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Politics

A No Brainer: Sanford Must Go Now

How can there be any doubt? South Carolina Gov.

How can there be any doubt? South Carolina Gov. Mark Sanford, R, has broken the law and violated his oath of office. He should resign today. Not because of his infidelity. Not because of his hypocrisy. Not because of his excessive desire for privacy. Those are all matters for South Carolina voters to judge. But he spent state funds on his affair, and he had to know that is grounds for impeachment. He's trying desperately to hang on, but instead he should resign and save the state the extra expense of kicking him out.

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Some will be appalled by his infidelity, but let's face it, it's a pretty common event. As Gail Collins notes with her usual wit, if we want to avoid that, we have to stop electing middle-aged heterosexual men to high office (although plenty of gay men have crossed the line as well). And once you get lenient in allowing sexual indiscretions, you have to expect a certain amount of lying to cover it up.

The hypocrisy is something liberals will make a big deal about, but hypocrisy on morality is no worse that hypocrisy on any issue -- say railing against unnecessary spending and then securing an earmark for something silly in your district. If we try to eliminate every politician guilty of such inconsistency, there won't be anyone left.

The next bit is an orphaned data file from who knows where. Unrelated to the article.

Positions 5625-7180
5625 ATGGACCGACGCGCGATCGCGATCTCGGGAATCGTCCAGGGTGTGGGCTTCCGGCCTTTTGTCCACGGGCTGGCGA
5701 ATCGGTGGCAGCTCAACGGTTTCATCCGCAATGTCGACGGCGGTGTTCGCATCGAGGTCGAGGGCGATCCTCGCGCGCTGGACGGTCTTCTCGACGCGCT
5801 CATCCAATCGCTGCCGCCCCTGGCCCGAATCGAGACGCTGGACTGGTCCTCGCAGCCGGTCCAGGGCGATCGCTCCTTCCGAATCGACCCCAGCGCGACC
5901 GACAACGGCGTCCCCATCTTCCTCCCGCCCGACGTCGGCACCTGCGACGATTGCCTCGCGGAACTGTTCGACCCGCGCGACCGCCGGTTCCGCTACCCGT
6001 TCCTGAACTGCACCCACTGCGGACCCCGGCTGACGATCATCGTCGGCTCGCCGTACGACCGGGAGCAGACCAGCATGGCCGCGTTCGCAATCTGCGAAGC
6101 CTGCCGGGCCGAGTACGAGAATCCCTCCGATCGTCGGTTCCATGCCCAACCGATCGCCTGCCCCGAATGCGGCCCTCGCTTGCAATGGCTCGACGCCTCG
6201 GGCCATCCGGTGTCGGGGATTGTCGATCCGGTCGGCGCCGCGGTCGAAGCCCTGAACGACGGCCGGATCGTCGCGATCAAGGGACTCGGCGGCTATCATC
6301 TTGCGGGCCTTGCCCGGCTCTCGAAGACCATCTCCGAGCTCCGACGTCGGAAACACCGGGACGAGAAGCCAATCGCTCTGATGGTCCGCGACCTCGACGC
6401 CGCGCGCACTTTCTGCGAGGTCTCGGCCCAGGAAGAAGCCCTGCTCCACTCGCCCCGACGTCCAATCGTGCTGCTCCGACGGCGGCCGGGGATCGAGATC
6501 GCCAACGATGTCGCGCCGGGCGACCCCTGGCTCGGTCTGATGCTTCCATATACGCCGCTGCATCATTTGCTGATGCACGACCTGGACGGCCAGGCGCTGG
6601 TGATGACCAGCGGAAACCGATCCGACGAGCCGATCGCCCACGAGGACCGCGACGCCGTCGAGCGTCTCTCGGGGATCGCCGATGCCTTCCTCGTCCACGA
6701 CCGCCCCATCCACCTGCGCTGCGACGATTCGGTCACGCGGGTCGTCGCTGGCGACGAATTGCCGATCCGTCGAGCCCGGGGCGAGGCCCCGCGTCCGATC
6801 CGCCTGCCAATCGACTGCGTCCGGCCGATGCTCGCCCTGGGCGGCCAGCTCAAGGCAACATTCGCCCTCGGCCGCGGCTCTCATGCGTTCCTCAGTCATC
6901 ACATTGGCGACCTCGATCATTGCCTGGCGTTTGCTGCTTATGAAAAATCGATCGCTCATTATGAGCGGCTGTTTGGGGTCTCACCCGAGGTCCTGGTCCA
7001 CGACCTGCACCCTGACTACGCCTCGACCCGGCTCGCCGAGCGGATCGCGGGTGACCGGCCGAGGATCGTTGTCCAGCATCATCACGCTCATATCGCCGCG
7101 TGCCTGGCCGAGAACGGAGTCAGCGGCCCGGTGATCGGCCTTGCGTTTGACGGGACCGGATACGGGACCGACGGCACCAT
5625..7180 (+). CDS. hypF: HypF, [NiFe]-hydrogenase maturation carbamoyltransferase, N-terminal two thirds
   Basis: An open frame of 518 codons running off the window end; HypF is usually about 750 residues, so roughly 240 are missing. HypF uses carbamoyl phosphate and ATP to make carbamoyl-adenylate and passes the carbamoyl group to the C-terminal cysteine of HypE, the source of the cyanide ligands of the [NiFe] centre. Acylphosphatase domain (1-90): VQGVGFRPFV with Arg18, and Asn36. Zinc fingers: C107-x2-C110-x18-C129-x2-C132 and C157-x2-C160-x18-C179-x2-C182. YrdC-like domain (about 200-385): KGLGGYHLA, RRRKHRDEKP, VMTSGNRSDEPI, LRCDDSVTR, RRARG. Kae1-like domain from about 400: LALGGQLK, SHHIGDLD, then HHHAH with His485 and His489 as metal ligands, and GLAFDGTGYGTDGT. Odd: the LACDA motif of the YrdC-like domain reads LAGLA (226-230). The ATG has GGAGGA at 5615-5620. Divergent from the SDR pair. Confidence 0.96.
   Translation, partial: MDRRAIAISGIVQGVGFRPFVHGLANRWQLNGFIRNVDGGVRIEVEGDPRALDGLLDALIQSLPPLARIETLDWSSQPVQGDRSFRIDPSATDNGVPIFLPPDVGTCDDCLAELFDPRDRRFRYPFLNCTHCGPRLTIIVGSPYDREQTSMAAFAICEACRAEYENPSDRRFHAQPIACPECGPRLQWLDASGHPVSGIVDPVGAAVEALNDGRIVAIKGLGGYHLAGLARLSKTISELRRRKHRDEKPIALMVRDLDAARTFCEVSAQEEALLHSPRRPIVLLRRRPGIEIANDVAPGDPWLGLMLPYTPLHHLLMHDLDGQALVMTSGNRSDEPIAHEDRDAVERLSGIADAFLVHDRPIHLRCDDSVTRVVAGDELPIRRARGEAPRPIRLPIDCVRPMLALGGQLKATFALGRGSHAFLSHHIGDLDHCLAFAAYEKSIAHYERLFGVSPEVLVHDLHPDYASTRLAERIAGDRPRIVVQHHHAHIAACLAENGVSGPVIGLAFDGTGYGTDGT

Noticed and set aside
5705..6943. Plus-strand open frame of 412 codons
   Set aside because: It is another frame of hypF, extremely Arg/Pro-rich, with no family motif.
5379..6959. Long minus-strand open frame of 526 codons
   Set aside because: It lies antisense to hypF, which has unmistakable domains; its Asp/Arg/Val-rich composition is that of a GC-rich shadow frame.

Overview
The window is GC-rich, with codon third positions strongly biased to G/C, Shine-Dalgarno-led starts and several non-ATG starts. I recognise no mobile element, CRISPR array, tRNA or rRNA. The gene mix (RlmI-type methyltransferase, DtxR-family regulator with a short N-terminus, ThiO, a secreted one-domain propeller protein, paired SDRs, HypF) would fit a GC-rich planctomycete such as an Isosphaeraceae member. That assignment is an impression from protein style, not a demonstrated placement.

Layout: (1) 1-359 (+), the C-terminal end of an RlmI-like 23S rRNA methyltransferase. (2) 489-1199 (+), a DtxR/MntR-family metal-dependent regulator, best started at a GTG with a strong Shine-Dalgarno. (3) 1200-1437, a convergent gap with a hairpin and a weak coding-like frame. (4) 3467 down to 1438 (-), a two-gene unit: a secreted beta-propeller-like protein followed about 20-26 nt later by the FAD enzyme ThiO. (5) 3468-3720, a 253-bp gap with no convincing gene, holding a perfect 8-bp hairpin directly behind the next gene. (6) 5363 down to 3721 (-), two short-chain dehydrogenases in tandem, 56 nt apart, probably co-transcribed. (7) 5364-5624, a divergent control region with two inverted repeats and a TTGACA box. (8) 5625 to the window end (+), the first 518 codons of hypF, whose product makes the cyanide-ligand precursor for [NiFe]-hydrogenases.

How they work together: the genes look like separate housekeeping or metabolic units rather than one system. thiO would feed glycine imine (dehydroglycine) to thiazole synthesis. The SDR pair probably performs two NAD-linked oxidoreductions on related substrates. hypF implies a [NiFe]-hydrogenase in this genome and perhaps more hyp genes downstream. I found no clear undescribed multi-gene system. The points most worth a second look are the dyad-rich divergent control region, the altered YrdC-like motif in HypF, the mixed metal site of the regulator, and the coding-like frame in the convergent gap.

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But Sanford clearly crossed the line when he used taxpayer money to pay for a tryst with his Argentine mistress. Sanford admits he took time away from a trade mission to Argentina last year for his dilly dallying. He now acknowledges that was a mistake and says he'll repay the state the $12,000 it cost taxpayers. A mistake? Hardly. He knew it was theft when he did it and he should be punished.

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And someone should question the $12,000 figure. The trip was originally planned for Brazil, but Sanford added the Argentine stop, even though the U.S. government saw little hope of expanding trade with Buenos Aires, which has been a financial pariah since it defaulted on its debt. If the entire stop was a ruse, the bill should be a whole lot higher.

This is where the hypocrisy thing really gets delicious. Sanford made his reputation on fiscal frugality, even saving state money by making staffers write on both sides of Post-it notes -- to say nothing of his fight to refuse stimulus money for the unemployed while he was spending thousands for what he calls the "sparking" thing. He also used a state vehicle, with the GPS tracking device disabled, to drive to the Atlanta airport for his latest trip.

Come on. This is fraud and theft. The guy's got to go.

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